Every year, many fire departments from around the country conduct similar events to honor the firefighters, police officers and others who were killed in the Sept. 11 2001 terrorist attacks on New York City, Washington, D.C. and Pennsylvania.

    One of the main requirements is that the ceremony must include walking or hiking a distance that’s at least 1,000 feet.

    The World Trade Center Towers, which were destroyed in the attack was 110 stories and 1,368 feet.

  • 2 LA firefighters support Colo. fire

    Los Alamos Fire Department firefighters Patrick Thoma and Van Leimer left Tuesday to help battle a fire in Hayden, Colorado, a town located in the northwest region of the state.

    Thoma and Leimer left fire station No. 6 around 2 p.m. to make the seven-hour drive and will report to the incident command post about six miles east of Hayden.

    The two will lend their aid in Hayden until Sept. 13, but possibly longer.

    LAFD received the call about the fire, which is named Deep Creek Fire, about 10 a.m. Tuesday and quickly mobilized the truck and team to head out that afternoon. At the time the firefighters were dispatched, Deep Creek Fire had engulfed over 400 acres.

    According to Division Chief of the Wildland Division Ramon Garcia, the fire has endangered five primary structures as well as oil and gas infrastructure there.

    When asked if Thoma would miss his family, he replied, “Oh yeah.” But otherwise, Thoma is looking forward to lending a few extra hands in the firefighting effort and said, “I think it’s great. We will be able to provide our expertise and knowledge.”

  • Garden club to celebrate 70th anniversary

    The community is invited to celebrate the 70th anniversary of the Los Alamos Garden Club from 1 to 3 p.m. Saturday in the Memorial Rose Garden next to Fuller Lodge.

    Club President Joyce Zaugg hopes local residents will come out to enjoy cake, cookies and refreshments with the beautiful backdrop of roses from the garden.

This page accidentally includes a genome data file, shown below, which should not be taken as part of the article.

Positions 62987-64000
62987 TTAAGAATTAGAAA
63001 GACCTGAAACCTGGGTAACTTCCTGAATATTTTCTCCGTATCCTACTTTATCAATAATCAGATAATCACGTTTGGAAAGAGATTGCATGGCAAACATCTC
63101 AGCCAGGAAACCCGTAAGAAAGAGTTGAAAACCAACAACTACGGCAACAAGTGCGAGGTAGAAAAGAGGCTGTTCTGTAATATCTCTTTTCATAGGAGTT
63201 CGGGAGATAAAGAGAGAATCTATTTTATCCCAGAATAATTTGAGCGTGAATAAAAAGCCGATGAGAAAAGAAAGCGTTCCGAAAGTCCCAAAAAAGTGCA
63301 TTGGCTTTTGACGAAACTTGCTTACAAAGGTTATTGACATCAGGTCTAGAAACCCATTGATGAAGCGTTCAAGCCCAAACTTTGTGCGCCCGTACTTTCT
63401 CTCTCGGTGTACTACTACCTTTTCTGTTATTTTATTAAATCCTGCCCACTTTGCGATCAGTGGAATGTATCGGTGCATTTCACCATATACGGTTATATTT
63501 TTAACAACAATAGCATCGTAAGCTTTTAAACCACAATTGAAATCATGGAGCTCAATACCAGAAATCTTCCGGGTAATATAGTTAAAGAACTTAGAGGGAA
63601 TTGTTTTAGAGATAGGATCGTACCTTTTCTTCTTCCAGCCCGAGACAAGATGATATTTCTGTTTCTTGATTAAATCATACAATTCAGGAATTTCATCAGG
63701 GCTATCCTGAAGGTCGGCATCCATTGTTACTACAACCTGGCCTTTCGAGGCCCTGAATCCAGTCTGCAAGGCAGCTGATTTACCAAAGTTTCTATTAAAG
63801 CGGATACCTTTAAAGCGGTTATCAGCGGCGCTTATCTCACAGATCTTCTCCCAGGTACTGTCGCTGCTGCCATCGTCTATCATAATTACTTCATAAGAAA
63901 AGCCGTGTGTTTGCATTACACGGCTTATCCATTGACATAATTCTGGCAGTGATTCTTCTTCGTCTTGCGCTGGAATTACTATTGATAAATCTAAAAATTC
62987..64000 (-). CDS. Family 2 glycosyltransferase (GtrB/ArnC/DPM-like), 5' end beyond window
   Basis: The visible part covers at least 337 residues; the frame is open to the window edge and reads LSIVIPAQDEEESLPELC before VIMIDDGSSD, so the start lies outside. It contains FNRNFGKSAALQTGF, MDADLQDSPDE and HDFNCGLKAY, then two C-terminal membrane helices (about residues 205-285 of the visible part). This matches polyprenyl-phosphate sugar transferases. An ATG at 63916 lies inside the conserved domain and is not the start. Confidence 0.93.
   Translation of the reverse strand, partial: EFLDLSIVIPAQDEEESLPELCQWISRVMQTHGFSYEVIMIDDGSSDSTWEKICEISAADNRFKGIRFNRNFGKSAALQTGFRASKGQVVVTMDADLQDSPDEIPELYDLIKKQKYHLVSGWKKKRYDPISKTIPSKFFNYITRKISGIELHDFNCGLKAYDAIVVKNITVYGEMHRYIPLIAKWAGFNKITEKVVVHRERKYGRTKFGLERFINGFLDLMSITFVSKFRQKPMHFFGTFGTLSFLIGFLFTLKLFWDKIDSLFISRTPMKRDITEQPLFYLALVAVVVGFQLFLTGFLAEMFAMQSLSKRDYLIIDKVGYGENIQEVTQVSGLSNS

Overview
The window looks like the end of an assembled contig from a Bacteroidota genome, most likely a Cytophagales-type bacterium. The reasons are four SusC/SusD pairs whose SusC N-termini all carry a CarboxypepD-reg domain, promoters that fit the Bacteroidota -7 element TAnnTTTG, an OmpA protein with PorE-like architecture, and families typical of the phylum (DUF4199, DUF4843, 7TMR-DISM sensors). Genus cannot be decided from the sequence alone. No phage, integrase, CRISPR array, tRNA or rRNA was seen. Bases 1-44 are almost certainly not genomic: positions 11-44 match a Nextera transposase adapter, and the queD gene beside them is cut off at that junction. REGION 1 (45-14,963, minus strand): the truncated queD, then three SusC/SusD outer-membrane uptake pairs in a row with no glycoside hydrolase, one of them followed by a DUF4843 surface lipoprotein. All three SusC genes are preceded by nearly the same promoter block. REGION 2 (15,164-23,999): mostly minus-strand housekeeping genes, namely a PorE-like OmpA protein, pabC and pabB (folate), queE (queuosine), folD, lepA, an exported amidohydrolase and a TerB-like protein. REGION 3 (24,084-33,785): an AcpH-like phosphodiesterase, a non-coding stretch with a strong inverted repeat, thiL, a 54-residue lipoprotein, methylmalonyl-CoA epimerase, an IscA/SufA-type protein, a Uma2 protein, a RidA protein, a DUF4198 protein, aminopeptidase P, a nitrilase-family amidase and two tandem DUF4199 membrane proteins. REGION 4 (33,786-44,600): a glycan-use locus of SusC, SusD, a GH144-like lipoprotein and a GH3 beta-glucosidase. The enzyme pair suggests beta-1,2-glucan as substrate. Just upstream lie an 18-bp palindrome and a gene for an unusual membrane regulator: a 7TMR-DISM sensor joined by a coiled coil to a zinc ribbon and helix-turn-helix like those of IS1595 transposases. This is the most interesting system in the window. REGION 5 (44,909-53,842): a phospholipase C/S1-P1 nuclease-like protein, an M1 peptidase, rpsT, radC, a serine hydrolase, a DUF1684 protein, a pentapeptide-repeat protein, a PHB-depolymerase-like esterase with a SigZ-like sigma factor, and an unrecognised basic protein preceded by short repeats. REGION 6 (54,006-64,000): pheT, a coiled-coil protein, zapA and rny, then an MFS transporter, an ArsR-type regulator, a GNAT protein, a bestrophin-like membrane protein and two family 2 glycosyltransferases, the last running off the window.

The Los Alamos Garden Club has a long-standing reputation in the community that began in 1947 after 11 local residents banned together with the goal to create a more beautiful natural environment following the end of World War II and the newly privatized town.

    While the first year was largely spent in cleanup operations, over time, the club took on many service projects; most noteworthy is the Memorial Rose Garden.

    The Los Alamos Memorial Rose Garden is the oldest public garden in Los Alamos and the oldest public rose garden in New Mexico.

    While Los Alamos was under federal control, there was no cemetery, and as a result, the garden originally represented the desire of the community to build a living memorial to loved ones who died, but could not be buried there. The Rose Garden quickly grew as residents began donating roses in memory of loved ones.

  • LANL Director McMillan announces plans to retire

    Los Alamos National Laboratory Director Charlie McMillan announced Tuesday his plans to retire at the end of year.
    McMillan informed LANL employees during an in-person, all-employee meeting, according to a release.

    “It has truly been an honor and a privilege to serve as your Director these past six years. Every day, I have been in awe of the people of this great Laboratory and what we have been able to contribute to this nation’s security,” McMillan told employees, according to the release.

    “Charlie McMillan has led Los Alamos National Laboratory with a rare combination of commitment, intelligence and hard work,” said Norm Pattiz, Chairman of Los Alamos National Security, LLC (LANS), the management and operations contractor for the lab. “Because of his passion for the Lab, its missions and its people, he agreed to stay on as Director at the Board’s request, past his originally planned retirement date. We appreciate Charlie’s commitment and believe he has put this iconic institution in a strong position to continue serving the country for many years to come.”

  • New Mexico students plan 'walk out' over DACA decision

    ALBUQUERQUE (AP) — Students in the most Hispanic state in the U.S. are planning a massive walk out in reaction to the Trump's Administration's decision to end Obama-era immigrant protections.
    Activists say students in high schools across Albuquerque, New Mexico, are planning to walk out of class Tuesday to protest the administration's announcement it would wind down a program protecting young immigrants from deportation.
    Attorney General Jeff Sessions on Tuesday called the program known as DACA as an "unconstitutional exercise of authority by the executive branch."
    He says the Trump administration is urging Congress to find an alternate way to protect young immigrants brought into the country illegally as children.
    The advocacy group, the New Mexico Dream Team, called the decision a "cowardly and erroneous move."